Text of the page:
At the end of the last session, the Maine Legislature passed a budget virtually along party lines that would roll back some eligibility requirements for MaineCare to the federal minimum. The Legislature also eliminated some redundancy regarding those who are eligible for both Medicare and Medicaid. Finally, Maine eliminated eligibility for childless adults aged 19 and 20, as has most every other state.
Such changes will require a waiver from the secretary of Health and Human Services, Kathleen Sebelius, as the actions undertaken seemingly violate provisions of the Affordable Care Act, which prohibits such Medicaid rollbacks by the states.
Gov. Paul LePage has written a letter to Sebelius requesting a rapid decision, as the state budget for fiscal year 2013 is contingent on an affirmative rapid decision. Recently, Maine Attorney General William Schneider petitioned the U.S. 1st District Court of Appeals to approve the MaineCare changes requested by the state. The governor’s intent in requesting this waiver is clear: We must roll back some eligibility and benefits so we can better serve the most needy among us.
Regardless of how one feels about the likelihood of the success of this waiver request, this is not the waiver about which I am most concerned. I am concerned about the waivers we have received for caring for our adults with developmental disabilities and those who have suffered traumatic brain injuries. Federal Social Security Law requires that we provide adequate and appropriate housing, shelter and services for these individuals. We have received waivers to allow us to house these individuals in group homes and shared living arrangements, with appropriate and often adaptive services and community supports, but we have never fully funded these investments. We are clearly in violation of federal law.
Currently, Maine has 717 developmentally disabled adults on a waiting list for Section 21 supports and housing. Of these severely disabled individuals, 185 are categorized as Priority 1, which means they will require substantial investments in their housing and services, often costing well in excess of $200,000 per year for life. There are another 532 individuals waiting for housing and supports who have lesser needs, but again the state does not have the funds to fulfill our legal requirement to take care of their health and welfare.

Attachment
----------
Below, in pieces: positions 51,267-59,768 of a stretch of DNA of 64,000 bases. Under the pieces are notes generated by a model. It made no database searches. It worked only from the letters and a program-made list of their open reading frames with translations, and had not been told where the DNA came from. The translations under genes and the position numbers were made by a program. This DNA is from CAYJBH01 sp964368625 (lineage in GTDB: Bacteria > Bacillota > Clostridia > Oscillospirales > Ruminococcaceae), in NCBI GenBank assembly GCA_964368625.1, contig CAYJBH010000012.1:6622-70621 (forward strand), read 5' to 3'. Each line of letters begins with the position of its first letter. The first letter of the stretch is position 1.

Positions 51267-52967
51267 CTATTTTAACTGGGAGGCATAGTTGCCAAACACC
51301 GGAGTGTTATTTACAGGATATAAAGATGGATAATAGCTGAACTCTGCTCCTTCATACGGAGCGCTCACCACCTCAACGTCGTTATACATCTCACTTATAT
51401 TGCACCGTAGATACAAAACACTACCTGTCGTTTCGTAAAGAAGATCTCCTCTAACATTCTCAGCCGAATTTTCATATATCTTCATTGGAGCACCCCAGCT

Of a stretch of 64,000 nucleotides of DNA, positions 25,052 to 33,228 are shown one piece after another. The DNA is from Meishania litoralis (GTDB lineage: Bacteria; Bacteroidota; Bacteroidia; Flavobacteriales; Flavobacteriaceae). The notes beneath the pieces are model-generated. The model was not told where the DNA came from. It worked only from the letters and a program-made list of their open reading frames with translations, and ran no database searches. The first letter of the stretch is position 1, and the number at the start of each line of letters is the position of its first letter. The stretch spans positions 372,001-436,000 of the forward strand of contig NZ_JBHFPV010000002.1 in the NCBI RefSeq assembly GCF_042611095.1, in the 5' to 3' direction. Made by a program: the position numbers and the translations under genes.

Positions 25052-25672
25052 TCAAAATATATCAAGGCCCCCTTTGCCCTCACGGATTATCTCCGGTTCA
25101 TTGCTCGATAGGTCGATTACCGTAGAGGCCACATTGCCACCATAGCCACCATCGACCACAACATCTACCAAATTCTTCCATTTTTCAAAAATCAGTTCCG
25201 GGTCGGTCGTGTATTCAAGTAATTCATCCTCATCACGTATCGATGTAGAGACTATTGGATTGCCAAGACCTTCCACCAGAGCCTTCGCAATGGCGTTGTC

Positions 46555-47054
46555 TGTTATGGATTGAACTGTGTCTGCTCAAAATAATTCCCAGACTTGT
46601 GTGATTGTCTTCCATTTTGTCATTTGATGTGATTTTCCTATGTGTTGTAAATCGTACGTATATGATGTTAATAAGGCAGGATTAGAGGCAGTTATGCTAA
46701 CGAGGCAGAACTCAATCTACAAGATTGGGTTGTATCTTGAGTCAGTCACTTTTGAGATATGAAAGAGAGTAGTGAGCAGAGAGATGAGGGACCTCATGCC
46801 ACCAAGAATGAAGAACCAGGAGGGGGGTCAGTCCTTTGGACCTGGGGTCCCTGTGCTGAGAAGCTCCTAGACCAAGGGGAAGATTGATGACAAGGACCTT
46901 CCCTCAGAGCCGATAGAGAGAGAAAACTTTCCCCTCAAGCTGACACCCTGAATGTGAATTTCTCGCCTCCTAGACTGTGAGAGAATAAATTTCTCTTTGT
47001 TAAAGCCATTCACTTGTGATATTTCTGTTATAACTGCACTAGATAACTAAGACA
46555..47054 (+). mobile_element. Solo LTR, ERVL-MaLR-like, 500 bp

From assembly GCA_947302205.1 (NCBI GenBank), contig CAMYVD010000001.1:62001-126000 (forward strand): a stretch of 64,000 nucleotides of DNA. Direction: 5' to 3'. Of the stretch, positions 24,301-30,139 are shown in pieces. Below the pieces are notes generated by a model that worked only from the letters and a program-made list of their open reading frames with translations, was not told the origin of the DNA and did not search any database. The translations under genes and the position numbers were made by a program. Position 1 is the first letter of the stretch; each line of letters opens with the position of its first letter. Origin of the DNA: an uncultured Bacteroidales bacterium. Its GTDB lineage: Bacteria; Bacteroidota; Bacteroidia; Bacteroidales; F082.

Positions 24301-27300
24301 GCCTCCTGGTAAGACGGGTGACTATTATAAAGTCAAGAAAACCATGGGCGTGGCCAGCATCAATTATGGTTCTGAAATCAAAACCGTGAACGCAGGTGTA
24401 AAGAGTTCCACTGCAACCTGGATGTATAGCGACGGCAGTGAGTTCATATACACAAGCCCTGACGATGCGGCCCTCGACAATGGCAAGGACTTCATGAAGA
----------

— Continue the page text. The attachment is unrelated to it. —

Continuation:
Some of the individuals on our Section 21 waiting list are also on the Section 29 waiting list, which means they are also eligible for community supports, more commonly known as a day program.
In Hancock County, Downeast Horizons operates such a program. These developmentally disabled individuals receive skills development, and such a program provides a de facto respite for their families. Providing a day program can be the advantage that keeps an individual from slipping into a Section 21 waiting list, where their needs become more intense and expensive. Often, day programming can be achieved for about 10 percent of the cost of Priority 1 Section 21 individuals.
I have been a legislator for 90 weeks, and I have yet to go through a week in which some parent, teacher, educator or grandparent has not called me to ask for my help placing a developmentally disabled friend or family member into some level of services. And I usually fail in this request because we just don’t have the money.
So when you read about the governor’s request for a waiver so we can roll back eligibility for 19- and 20-year-olds, so that we can roll back eligibility and benefits for our MaineCare population to the national average, think about those on the waiting lists. Think about those we are legally obligated to support but do not. Think about those who are developmentally disabled or have traumatic brain injuries. These are the truly needy.
State Rep. Richard Malaby, R-Hancock, serves on the Health and Human Resources Committee.